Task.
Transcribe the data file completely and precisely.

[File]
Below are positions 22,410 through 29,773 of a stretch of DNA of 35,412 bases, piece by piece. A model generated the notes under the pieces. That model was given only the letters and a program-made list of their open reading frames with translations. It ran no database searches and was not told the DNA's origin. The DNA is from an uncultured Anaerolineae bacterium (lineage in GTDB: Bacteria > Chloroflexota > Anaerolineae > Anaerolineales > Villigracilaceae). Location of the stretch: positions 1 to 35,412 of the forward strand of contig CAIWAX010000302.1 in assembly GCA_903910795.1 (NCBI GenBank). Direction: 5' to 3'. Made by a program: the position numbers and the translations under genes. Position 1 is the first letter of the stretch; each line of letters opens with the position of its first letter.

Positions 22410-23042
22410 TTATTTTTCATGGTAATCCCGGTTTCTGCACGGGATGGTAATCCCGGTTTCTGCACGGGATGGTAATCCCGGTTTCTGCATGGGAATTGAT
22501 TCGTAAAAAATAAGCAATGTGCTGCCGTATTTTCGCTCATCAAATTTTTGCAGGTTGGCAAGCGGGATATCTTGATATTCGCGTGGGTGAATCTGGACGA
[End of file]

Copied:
Below are positions 22,410 through 29,773 of a stretch of DNA of 35,412 bases, piece by piece. A model generated the notes under the pieces. That model was given only the letters and a program-made list of their open reading frames with translations. It ran no database searches and was not told the DNA's origin. The DNA is from an uncultured Anaerolineae bacterium (lineage in GTDB: Bacteria > Chloroflexota > Anaerolineae > Anaerolineales > Villigracilaceae). Location of the stretch: positions 1 to 35,412 of the forward strand of contig CAIWAX010000302.1 in assembly GCA_903910795.1 (NCBI GenBank). Direction: 5' to 3'. Made by a program: the position numbers and the translations under genes. Position 1 is the first letter of the stretch; each line of letters opens with the position of its first letter.

Positions 22410-23042
22410 TTATTTTTCATGGTAATCCCGGTTTCTGCACGGGATGGTAATCCCGGTTTCTGCACGGGATGGTAATCCCGGTTTCTGCATGGGAATTGAT
22501 TCGTAAAAAATAAGCAATGTGCTGCCGTATTTTCGCTCATCAAATTTTTGCAGGTTGGCAAGCGGGATATCTTGATATTCGCGTGGGTGAATCTGGACGA